This week in the Law School Insider we are sharing a panel presented first presented at Western Michigan University Cooley Law School entitled: Social Media: The Ethics of Fake News
The Presentation was a panel that included:
- Martha Moore, Professor and Auxillary Dean at Western Michigan University Cooley Law School
- Emily Lawler, Capitol Reporter, Mlive
- John Lindstrom, Publisher, Gongwer News Service
- MODERATOR - Meegan Holland, Senrion Policy Advisor, Michigan Veterans Affairs Agency
"Fake news,” is something that has become something of a buzz word. What this comes down to though is a challenge to share the full truth.
Western Michigan University-Cooley Law School Professor and Auxiliary Dean Martha Denning Moore led a panel presentation to explore this topic further recently on the WMU Cooley Law School Lansing Campus.
At a panel discussion sponsored by the Michigan Capital Chapter, American Society for Public Administration (known as ASPA/MICAP), Professor Moore started by challenging and holding all news media accountable for the information that they share.
Professor Moore stated: “Truth is not optional.... Truth matters. We must seek it, we must pursue it. Truth is not the same as the most persuasive argument, and it is not a merger of options. We have to hold people accountable for their actions.”
The other panelists agreed with Professor Moore’s reluctance to use the term “fake news.” It was repeatedly stated that this term may be misleading, since it implies there are shades of truthfulness permissible in reporting.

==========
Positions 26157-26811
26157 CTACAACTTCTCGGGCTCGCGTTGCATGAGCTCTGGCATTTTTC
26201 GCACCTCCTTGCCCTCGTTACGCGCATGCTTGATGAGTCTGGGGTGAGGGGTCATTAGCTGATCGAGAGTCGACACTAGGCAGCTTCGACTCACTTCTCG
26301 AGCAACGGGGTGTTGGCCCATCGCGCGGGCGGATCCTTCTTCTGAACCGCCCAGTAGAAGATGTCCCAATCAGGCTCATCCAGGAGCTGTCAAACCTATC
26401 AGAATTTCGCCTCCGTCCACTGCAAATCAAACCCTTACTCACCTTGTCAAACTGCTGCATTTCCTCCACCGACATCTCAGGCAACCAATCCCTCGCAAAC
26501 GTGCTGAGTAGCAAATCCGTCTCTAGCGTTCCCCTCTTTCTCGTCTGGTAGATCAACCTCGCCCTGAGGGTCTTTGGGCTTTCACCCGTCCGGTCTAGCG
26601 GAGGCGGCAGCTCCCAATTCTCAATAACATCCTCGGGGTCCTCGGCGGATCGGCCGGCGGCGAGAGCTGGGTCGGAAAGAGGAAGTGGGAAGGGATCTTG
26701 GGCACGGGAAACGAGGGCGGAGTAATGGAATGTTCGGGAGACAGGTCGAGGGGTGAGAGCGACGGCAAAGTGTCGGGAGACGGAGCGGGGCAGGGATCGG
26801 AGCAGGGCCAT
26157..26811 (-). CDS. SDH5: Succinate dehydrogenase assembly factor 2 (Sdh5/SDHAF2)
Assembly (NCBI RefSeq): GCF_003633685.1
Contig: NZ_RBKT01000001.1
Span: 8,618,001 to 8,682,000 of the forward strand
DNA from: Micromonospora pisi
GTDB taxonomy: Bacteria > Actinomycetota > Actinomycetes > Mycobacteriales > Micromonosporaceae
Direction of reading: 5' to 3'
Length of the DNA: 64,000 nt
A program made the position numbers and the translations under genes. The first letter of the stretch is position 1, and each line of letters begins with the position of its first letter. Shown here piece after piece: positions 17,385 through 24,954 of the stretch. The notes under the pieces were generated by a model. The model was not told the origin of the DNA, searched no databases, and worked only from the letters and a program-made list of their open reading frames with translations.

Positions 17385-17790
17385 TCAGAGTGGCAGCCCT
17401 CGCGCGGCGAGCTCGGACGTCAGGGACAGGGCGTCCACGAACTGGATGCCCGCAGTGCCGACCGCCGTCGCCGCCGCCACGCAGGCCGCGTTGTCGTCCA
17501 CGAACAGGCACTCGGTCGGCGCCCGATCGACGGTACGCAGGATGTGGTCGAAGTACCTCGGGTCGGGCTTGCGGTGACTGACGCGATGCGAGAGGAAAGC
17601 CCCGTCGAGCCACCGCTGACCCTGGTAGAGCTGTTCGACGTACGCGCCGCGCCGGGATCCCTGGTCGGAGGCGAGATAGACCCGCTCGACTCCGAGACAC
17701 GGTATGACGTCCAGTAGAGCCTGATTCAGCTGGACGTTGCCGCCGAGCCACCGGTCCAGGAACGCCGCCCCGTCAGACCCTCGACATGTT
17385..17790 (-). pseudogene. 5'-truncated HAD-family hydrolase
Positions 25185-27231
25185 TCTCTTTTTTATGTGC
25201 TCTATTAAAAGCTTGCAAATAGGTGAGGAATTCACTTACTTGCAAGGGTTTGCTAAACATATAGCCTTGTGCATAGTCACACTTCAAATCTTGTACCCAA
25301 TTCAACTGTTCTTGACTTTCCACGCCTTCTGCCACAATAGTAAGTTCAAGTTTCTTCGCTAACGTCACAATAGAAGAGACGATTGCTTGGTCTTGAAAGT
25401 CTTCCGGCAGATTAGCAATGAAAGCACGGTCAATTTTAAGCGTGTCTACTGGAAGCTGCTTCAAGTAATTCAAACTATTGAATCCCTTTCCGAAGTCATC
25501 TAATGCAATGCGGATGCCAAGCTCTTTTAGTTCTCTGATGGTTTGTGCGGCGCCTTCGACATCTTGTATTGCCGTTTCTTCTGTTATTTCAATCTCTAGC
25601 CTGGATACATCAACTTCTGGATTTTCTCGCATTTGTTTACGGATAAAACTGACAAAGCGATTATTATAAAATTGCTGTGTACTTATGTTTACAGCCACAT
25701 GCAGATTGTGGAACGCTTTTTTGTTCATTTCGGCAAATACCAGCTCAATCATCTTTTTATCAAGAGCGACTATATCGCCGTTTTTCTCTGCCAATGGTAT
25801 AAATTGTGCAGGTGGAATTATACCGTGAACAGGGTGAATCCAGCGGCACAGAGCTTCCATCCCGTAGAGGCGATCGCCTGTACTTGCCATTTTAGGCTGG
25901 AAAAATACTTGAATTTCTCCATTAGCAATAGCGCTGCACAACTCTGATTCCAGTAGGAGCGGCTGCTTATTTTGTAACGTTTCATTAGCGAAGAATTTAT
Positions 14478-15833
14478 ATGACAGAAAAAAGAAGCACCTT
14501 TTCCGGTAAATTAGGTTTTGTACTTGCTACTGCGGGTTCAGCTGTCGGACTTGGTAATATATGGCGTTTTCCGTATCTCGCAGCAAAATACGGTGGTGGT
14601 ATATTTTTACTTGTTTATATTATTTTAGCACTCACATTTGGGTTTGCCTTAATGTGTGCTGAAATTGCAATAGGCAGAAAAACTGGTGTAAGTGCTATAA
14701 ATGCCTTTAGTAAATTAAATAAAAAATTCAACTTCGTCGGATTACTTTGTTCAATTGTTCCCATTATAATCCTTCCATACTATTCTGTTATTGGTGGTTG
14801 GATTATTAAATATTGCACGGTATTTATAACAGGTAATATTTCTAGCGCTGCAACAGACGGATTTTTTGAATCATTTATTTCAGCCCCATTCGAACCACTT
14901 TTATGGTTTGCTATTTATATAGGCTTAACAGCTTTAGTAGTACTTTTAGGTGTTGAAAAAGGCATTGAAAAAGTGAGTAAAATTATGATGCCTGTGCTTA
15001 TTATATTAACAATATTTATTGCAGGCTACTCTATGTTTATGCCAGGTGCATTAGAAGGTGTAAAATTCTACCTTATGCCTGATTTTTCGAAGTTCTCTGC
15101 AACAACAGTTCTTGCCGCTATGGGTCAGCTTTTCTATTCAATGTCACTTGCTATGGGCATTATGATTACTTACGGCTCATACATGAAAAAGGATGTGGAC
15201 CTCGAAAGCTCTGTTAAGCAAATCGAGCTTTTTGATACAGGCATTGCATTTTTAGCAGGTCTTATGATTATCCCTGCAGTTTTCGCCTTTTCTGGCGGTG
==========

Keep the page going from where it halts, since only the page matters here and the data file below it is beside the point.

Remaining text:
John Lindstrom, with the Gongwer News Service made an interesting observation stating that historically, there has always been fake news, including falsely staging influential events. What makes it different now is the ability to disseminate information immediately, and without the filter that fact checkers provide.
Emily Lawler of mLive stated, “One of the most enlightening articles I read, right after the election, was in the Washington Post. They profiled some producers of fake news, including those with a for-profit model. One man was pretty honest in admitting that he’d manufactured the story about Hillary [Clinton] supporters being paid to go protest at Donald Trump’s events. “He made a fake ad looking for people to go interrupt Trump campaign stops on a couple Craig’s List sites, and then he manufactured a story based off his own ad.
Professor Moore shared that in the legal profession one must ask ‘Where is the evidence?’ As lawyers, you are trained not to just take somebody’s word but to find and look at the evidence.”
Read more about the event on the WMU Cooley Law School Blog!